- Similarly, coconut cream is available online or in specialty Asian supermarkets. Be sure to use coconut cream and not coconut milk — there’s a difference between the two. Coconut milk is more commonly found in grocer stores and has the consistency of cow’s milk. It is made from shimmering one part coconut in one part water. In contrast, coconut cream is significantly thicker (it has the consistency of flat whipped cream, if that make sense) since it is made from four parts coconut in one part water. Interestingly, you can actually find coconut cream when you buy a can of coconut milk: the cream that often rises to the top of each can is considered coconut cream. If you can’t find any coconut cream, you can always go this route and whip up the excess cream in any can of coconut milk — you’ll just need several cans of coconut milk since this recipe uses a lot of cream.
- Not a fan of coconut? Feel free to sub in with regular whipped cream and any other fruit jam of your choice. I wouldn’t use jam in every layer though — I feel like that would get too intense, fast. I would spread the jam every 5 layers or so.
Coconut Cream Cake
For the Crepes
(makes a LOT of crepes, enough for an 8-inch cake)
- 4 large eggs
- 1/4 teaspoon kosher salt
- 2 cups all-purpose flour
- 2 1/4 cups whole milk
- 1/4 cup (1/2 stick) unsalted butter, melted and cooled
For the Coconut Cream Filling and Topping
(makes enough for an 8-inch cake)
- 2 cups coconut cream, chilled overnight
- 1/4 cup confectioner’s sugar
- 2 teaspoons pure vanilla extract
- 1/2 cup coconut jam
- 1/4 cup granulated sugar
For the Crepes
- In a medium bowl, whisk together 4 large eggs and 1/4 teaspoon kosher salt until uniformly yellow.
- Add about half of the flour (around 1 cup) to the eggs, whisking gently into the eggs. The batter will be a little lumpy, but that’s okay right now. Add about half of the milk and continue whisking. The milk will thin out the batter. Alternate between the flour and milk until you’ve added it all. Continue whisking until smooth — be careful not to overmix, it should only take a minute or two.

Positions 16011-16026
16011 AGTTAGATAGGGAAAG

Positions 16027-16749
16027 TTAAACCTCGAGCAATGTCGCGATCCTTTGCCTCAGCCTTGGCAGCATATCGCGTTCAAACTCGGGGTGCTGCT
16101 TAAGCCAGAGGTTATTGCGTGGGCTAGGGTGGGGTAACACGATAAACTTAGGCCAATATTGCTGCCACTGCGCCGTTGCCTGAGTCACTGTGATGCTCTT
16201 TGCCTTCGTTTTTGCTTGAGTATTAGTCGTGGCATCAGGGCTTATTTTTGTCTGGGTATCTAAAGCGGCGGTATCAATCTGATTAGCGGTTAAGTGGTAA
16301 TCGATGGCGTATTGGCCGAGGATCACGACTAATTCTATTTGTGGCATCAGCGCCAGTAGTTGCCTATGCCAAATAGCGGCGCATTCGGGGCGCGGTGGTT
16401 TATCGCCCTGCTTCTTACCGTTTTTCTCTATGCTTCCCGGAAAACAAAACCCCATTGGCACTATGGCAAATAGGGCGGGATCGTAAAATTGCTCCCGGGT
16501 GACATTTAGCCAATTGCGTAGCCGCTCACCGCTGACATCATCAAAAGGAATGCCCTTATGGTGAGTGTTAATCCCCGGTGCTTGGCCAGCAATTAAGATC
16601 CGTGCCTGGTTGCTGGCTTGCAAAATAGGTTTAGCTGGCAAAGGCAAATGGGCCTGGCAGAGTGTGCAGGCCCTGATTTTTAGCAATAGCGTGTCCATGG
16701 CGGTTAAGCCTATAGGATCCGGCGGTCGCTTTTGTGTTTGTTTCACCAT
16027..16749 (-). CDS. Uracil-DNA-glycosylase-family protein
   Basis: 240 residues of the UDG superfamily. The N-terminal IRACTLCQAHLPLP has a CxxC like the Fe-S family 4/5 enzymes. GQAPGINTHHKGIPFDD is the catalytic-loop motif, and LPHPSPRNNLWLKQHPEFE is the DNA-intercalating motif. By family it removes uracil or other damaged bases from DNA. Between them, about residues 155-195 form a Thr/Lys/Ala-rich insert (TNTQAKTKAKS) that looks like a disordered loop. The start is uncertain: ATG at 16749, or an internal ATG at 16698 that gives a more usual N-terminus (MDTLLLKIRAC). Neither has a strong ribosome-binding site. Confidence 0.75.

- Once the batter is smooth, add 1/4 cup melted unsalted butter and whisk again until the butter is just incorporated into the mixture. Cover the batter and refrigerate for 1 hour.
- Once the batter has chilled, heat a medium (at least 8 inches) non-stick skillet pan on medium heat. The surface of the pan needs to be pretty hot to make crepes — test its heat by adding a drop of water to the hot pan. If the water sizzles and bubbles and evaporates, the pan is hot enough. Pour about 1/4 cup batter into the pan and use the handle to twirl the pan so that the batter forms a circle. As you twirl the pan in a circular motion, the batter should spread and makes the crepe. Continue cooking until the crepe has set and the edges begin to crinkle up — a set crepe will usually slide around the pan when it is ready. Slip a spatula under the crepe to flip it over and continue cooking for another 20 seconds, or until the crepe's surface has browned. Repeat the process until the batter is finished, allowing the crepes to cool on a wire rack completely before frosting and building the cake.
Putting It All Together
- First, make coconut whipped cream: in the bowl of a freestanding electric mixer fitted with a whisk attachment, combine 2 cups coconut cream, 1/4 cup confectioner's sugar and 2 teaspoons pure vanilla extract. Whisk on medium-high speed until soft peaks form. Use immediately.
- Place 1 crepe in the center of your cake plate or cake stand, and use an offset spatula to spread 3 tablespoons coconut jam evenly over crepe. Spread 3 tablespoons coconut cream, before stacking with a new crepe and repeating the process. On the fifth crepe, sprinkle a tablespoon of granulated sugar on the crepe before spreading with coconut jam and coconut cream. Repeat the process until all crepes are used.
- Spread the remaining coconut cream across the top and the sides of the cake, to cover the layers. The cake is best when eaten immediately.